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Stock enjoyed the change in diet and growing sunflowers and other species also went some way to addressing the problem of muddy paddocks in winter, he said.
Megan and Grant Scott own the 398ha Reay Farm at Tuturau, in Southland, which they bought from Megan’s parents, Finlay and Barbara MacKay, about 13 years ago.
In addition to swedes and traditional pasture mixes, which include ryegrass and clover, they have been trialling the sunflower blends.
‘‘I attended a field day with Stan Winter about regenerative farming and I thought I would give it a go,’’ he said.
Mr Scott started experimenting with 24ha of sunflowers as well as kale, ryecorn and fava beans, Daikon radishes, oats, rape, Italian ryegrass, swedes and turnips in the same blend two years ago.
Sunflowers were a complete unknown when we first put them in.’’
This year he planted 26ha using a similar mix to last season but removing the swedes and turnips as they struggled to compete for light with the taller plants.
‘‘Sunflowers have quite deep roots and they punch the sub-soil, enhancing and aerating it, and dragging minerals up.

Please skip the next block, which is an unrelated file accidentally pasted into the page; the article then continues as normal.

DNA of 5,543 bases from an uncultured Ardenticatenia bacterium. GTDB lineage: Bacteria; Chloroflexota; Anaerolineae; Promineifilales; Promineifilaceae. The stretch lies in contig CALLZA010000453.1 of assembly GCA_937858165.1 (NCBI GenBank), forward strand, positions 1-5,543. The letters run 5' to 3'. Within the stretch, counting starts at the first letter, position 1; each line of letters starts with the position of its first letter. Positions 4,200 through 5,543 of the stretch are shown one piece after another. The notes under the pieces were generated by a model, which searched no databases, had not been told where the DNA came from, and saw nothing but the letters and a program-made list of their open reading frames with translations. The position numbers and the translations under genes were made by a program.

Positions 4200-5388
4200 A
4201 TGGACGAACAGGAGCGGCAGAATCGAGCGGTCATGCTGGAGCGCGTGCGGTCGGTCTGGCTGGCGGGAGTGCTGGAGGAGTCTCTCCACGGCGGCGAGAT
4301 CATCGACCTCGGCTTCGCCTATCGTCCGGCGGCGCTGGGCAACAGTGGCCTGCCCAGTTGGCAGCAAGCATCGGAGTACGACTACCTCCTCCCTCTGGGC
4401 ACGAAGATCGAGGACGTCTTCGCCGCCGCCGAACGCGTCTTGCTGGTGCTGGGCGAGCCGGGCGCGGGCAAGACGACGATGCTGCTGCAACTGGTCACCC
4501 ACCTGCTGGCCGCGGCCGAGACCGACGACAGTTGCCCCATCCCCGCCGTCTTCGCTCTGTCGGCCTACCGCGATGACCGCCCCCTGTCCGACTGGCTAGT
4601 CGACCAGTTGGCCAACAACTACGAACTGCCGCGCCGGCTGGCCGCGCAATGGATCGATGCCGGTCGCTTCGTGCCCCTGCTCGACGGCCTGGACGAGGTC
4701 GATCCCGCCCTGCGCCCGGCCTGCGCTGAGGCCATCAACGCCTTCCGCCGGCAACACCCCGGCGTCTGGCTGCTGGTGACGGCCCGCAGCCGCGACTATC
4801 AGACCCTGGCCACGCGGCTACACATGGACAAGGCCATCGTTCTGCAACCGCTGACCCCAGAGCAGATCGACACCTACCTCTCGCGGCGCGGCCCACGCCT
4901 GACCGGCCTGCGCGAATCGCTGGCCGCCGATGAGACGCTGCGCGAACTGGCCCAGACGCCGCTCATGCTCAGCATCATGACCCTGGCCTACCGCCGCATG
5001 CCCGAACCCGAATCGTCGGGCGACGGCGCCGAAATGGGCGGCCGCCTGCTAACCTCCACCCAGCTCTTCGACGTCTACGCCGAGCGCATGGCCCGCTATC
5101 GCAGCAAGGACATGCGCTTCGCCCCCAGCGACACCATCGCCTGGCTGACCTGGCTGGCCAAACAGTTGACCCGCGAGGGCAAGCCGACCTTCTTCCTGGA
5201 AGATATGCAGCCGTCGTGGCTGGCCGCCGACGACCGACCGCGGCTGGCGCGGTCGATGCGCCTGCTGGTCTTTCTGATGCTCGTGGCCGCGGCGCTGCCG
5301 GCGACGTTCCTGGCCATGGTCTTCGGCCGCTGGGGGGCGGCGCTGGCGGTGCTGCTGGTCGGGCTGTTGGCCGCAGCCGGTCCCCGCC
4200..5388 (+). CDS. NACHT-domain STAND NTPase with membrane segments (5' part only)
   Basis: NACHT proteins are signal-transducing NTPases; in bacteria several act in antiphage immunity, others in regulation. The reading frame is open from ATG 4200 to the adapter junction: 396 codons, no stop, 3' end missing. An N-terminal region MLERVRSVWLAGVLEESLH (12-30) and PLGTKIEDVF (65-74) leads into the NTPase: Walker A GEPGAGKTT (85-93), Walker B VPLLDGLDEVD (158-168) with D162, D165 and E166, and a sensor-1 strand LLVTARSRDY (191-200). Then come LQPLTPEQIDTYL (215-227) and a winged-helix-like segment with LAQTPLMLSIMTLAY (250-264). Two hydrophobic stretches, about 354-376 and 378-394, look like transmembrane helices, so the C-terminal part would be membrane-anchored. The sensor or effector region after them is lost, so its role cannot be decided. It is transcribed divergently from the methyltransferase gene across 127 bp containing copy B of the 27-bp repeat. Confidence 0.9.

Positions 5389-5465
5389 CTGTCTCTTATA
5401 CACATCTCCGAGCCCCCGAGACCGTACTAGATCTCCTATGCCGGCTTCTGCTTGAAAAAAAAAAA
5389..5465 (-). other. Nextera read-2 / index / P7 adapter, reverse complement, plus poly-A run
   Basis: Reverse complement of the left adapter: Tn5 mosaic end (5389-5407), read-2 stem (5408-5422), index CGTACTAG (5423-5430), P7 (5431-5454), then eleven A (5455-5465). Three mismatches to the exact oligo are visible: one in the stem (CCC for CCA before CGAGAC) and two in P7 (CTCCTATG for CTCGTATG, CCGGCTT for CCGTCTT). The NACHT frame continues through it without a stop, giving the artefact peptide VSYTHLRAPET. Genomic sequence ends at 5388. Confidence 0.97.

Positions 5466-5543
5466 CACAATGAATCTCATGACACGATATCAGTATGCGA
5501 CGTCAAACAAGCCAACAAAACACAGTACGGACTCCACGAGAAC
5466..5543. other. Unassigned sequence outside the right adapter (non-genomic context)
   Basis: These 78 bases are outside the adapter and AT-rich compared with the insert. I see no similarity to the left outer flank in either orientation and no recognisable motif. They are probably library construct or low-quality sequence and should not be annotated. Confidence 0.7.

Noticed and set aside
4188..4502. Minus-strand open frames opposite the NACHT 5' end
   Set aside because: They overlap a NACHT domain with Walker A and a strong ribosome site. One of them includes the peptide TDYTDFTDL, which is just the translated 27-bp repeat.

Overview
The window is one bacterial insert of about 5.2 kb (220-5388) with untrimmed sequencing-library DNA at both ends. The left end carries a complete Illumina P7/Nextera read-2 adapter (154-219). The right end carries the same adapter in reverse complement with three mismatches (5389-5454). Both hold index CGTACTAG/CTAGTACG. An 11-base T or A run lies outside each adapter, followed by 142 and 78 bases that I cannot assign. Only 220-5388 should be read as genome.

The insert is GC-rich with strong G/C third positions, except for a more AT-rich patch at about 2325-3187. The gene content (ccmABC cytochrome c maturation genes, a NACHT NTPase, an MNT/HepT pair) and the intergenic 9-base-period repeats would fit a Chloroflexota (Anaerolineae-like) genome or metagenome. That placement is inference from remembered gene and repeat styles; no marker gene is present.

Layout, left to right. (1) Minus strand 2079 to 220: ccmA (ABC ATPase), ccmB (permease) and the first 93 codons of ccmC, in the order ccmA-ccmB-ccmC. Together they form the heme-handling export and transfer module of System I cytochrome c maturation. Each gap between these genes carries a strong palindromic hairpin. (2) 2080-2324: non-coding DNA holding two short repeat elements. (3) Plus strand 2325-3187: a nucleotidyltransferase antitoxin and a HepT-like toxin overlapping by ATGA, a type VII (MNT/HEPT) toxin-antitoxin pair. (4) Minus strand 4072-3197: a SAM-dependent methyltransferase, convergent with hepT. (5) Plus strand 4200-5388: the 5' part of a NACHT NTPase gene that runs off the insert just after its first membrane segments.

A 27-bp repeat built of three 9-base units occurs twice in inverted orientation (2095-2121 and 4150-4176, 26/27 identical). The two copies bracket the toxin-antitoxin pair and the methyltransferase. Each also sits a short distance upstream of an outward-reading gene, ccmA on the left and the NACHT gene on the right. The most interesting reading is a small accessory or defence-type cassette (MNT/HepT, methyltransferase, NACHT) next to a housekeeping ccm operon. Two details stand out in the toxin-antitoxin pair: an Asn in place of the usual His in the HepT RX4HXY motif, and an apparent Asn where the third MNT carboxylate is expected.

‘‘Last year I did notice we have loads of bumblebees and lots of birds.’’
There are also more worms and fungi in the soil.
He put his hoggets on the new diet ad lib, and they were enthusiastic about it.
They run about 3000 stock units including TEFRom and Perendales as well as Wairere Romneys and composites.
They used to provide dairy support but now focus on their commercial sheep, something they have done for the past two years.
‘‘We terminal everything and have put Wharetoa Meatmakers over them.’’
‘‘They have between 133% to 145% lambing percentages, depending on the year and how deep the snow is’’.
While the new mix did not yield as well as more traditional crops, there were compensations as dead matter and trash were trampled into the soil, which meant far less mud, especially in difficult winter conditions.
It also increased carbon levels in the soil.
The experimental sunflower mix yielded about eight to 12 tonnes of dry matter per hectare compared to about 17 tonnes with swedes and other conventional crops.
He said only about 40% of the feed was utilised, but it was ‘‘worth a crack’’.
‘‘The paddocks are then undersown with young grass and we still see the remains of last year’s stalks.’’
He grows other conventional feed crops as well.
‘‘It is something different and I do a lot of playing around to see how it goes.
They limit their use of chemicals and intend planting more flowering trees as shelter belts to encourage more bees.
The couple intended to continue with the sunflower mix trials.
‘‘They still make me smile when I drive past, even on the ... [worst] day.
‘‘I quite like them,’’ Mr Scott said.